Assuming Tone

While the internet makes communication easier and faster in most cases, it also tends to cause a great deal of confusion in the matter of tone of voice.  When you cannot hear a persons tone, you may misinterpret something completely innocent as being snide, combative, or sarcastic.  Emoji’s can help clarify this in a casual setting, but the use of emoji’s is not considered professional.  In addition, a language difference of any sort can cause increased confusion.  Many times my own writing is misinterpreted because I tend to write more formally, and like to experiment with words for variety.  I have had people who learned English as a second language think I was trying to be a smart ass because of this, when I was not intentionally using big words, it is just how I talk/write (it was my manager at a job when I was about 20 years old, she was Korean, barely spoke English).

One of my recent blogs came under scrutiny from a few people for assumed tone, when what I was doing was simply listing off data.  Rather than question me, they questioned the person who had posted a link to that entry, but they informed me and I was able to address it.  Still, for the sake of clarity, I try very hard NOT to use a tone in my blog posts.  I will often re-write something half a dozen times because I find myself becoming too worked up, and I have even shelved posts I could not find a way to word without my own emotion.  My own opinions, yes, but not an excess of emotionalism.   That is one of the reasons I typically write my blog entries weeks, even months in advance; it gives me a chance to ruminate on what I have written and see if I want to add anything or change the wording.

Fact is, you cannot assume tone.  If you think someone is writing something a certain way, especially if you do not know them well, it is better to take a step back and look at just the words, removing all assumption of tone. If you are still unsure, ask the person to clarify, and take care to do so without adding your own accusatory tone, which could only serve to turn a misunderstanding into a conflict.

Jedi Robes

Every now and then the topic of Jedi Robes surges in the community.  Certain people wear them, and demand allowances for them in situations where they may not be appropriate, causing a stir both in the Jedi community and in their local community.  They claim that it is a uniform, or that it is the dress required by their religion.  Most of what I think on that can be summed up in two quotes:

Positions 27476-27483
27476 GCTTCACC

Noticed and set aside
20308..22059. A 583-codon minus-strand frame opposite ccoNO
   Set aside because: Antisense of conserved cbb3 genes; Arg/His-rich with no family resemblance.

“The tunics, robes, and cloaks worn by Jedi are honored traditions, but not uniforms.  From the time they become Padawans, Jedi are free to dress as they choose.”

~The Visual Dictionary of Star Wars, Episode II – Attack of the Clones (p16) – Edited by David West Reynolds, Robert E. Barnes, Don Bies, and John Goodson.

“Jedi robes are virtually indistinguishable from the simple robes worn by many species throughout the galaxy.  This signifies the Jedi pledge to the service and protection of even the most humble galactic citizen.

~The Visual Dictionary of Star Wars, Episode I – Attack of the Clones (p15) – Edited by David West Reynolds, Robert E. Barnes, Don Bies, and John Goodson.

Throughout the fiction there are numerous examples of Jedi who do not wear the standard robes (Ashoka Tano for the most known example).

There are also numerous examples of Jedi who even though they DO wear the standard robes normally, dress differently when the situation requires it (Qui-Gon to blend in on  Tatooine puts a poncho over his robes, Anakin dresses differently when escorting Padmé to Naboo in order to go unnoticed, and if I looked harder, I am sure I could find examples that do not apply to disguises, but I am typing this at work).

The robes are just clothing, and are not required attire.

The purpose of a Jedi is to quell conflict, and encourage peace and diplomacy.  If the wearing of “standard” robes causes conflict, undue attention, or other issues, the first instinct of a Jedi should be to wear something else, not to cause a big ruckus over their “religious rights” (the question of religion not to be addressed at this moment).